Weekly Standard: Lawmakers Urge Opposition to Another U.N. Measure Denying Jewish, Christian Links to Jerusalem
By: Jenna Lifhits
U.S. lawmakers are urging members of the United Nations' cultural body to oppose a resolution that will effectively sever Jewish and Christian ties to holy sites in Jerusalem, only a week after the body passed a similar, controversial measure.
The latest United Nations Educational, Scientific and Cultural Organization (UNESCO) measure, "Old City of Jerusalem and its Walls", is scheduled for a Wednesday vote and uses language similar to a resolution that passed last week. The approved resolution, "Occupied Palestine", refers to the Temple Mount and Western Wall only by their Muslim names.
A number of countries, including Mexico, Brazil, and Italy soon expressed regret over abstaining from or approving the "Occupied Palestine" draft measure. Texas senator Ted Cruz, one of the leading lawmakers speaking out against the resolutions, urged the Obama administration on Monday to capitalize on those changed opinions ahead of the latest vote.
"It's very encouraging to see friends and allies from Latin America to Europe shifting their positions in favor of Israel. This is a great chance for the United States to rally this support and expose the anti-Israel bias at UNESCO for what it is," Cruz told THE WEEKLY STANDARD. "It's confounding to me that the Obama administration isn't seizing this opportunity, but hopefully action from Congress can keep the momentum going."
Such congressional action includes a bipartisan letter to UNESCO World Heritage Committee member states, led by Cruz and Florida representative Ileana Ros-Lehtinen, in which the lawmakers called the newest resolution "another attempt to rewrite history."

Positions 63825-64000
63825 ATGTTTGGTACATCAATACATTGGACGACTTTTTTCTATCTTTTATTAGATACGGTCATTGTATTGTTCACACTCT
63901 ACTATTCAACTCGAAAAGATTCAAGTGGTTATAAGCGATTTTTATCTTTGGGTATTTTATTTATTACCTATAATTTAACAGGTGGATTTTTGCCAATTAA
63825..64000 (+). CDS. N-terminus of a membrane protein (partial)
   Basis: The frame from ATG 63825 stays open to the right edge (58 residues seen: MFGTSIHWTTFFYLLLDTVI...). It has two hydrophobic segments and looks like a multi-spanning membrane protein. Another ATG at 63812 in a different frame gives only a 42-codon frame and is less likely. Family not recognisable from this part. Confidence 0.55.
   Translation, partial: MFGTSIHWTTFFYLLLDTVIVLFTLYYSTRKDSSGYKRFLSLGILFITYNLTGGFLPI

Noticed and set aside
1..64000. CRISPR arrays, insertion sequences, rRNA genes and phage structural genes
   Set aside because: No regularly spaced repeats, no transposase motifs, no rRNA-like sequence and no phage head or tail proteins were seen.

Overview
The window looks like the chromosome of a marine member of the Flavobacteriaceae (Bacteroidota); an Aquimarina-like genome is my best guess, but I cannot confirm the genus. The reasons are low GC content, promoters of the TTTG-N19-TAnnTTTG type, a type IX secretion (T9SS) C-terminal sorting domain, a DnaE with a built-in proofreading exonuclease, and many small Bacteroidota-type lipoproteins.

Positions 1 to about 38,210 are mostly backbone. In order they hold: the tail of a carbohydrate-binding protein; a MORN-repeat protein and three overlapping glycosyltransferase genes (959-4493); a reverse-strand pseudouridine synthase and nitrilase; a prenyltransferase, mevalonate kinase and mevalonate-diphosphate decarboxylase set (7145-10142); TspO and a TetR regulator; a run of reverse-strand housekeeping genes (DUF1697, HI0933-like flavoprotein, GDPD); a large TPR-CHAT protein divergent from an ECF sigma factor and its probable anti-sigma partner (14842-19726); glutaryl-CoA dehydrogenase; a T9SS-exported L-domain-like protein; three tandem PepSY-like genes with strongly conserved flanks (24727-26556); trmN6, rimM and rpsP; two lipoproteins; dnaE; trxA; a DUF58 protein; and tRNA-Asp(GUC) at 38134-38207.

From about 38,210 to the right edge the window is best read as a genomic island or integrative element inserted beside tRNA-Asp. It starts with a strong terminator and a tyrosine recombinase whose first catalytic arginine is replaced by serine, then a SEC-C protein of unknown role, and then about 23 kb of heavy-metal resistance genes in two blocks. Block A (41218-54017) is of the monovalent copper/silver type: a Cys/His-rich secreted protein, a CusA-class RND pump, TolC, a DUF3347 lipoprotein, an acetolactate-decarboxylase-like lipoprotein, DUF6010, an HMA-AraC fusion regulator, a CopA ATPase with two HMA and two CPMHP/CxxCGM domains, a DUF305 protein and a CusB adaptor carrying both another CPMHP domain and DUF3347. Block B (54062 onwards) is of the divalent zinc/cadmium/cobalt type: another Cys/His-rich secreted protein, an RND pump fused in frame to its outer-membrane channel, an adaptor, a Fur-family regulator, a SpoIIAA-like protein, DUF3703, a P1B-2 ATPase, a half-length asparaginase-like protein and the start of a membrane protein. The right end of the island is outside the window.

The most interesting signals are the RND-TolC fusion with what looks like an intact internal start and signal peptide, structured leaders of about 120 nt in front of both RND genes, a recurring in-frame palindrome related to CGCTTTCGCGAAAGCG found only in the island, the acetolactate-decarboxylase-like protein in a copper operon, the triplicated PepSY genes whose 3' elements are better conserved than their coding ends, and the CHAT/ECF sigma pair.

"Jewish and Christian ties to the holy sites in Jerusalem are irrefutable, and attempts to distort this historical truth undermine the very purpose and integrity of UNESCO," their letter said. "The upcoming resolution at the World Heritage Committee is every bit as divisive as the Executive Board resolution."
Earlier this month, Cruz, Ros-Lehtinen, and a group of 41 lawmakers voiced opposition to UNESCO's "Occupied Palestine" resolution, which passed in a 24 to 6 vote with 26 abstentions.
That measure triggered outrage from Israeli and U.S. lawmakers, as well as American Jewish groups. U.N. officials, including Secretary-General Ban-Ki Moon, were also quick to distance themselves from the vote.
The chairman of UNESCO's executive board, Michael Worbs, apologized for the measure after its preliminary approval, while Irina Bokova, director-general of UNESCO, made clear to Israeli officials that not she, but member states, had passed the resolution.
"Allow me to reassure you of my absolute commitment to continue all efforts in countering all forms of anti-Semitism, including those drawing on partial or distorted visions of culture and history, as well as those that seek to challenge the existence of Israel," Bokova wrote in an October 18 letter to Israeli Education Minister Naftali Bennett. Israel suspended cooperation with UNESCO when the "Occupied Palestine" resolution passed the committee stage earlier this month.
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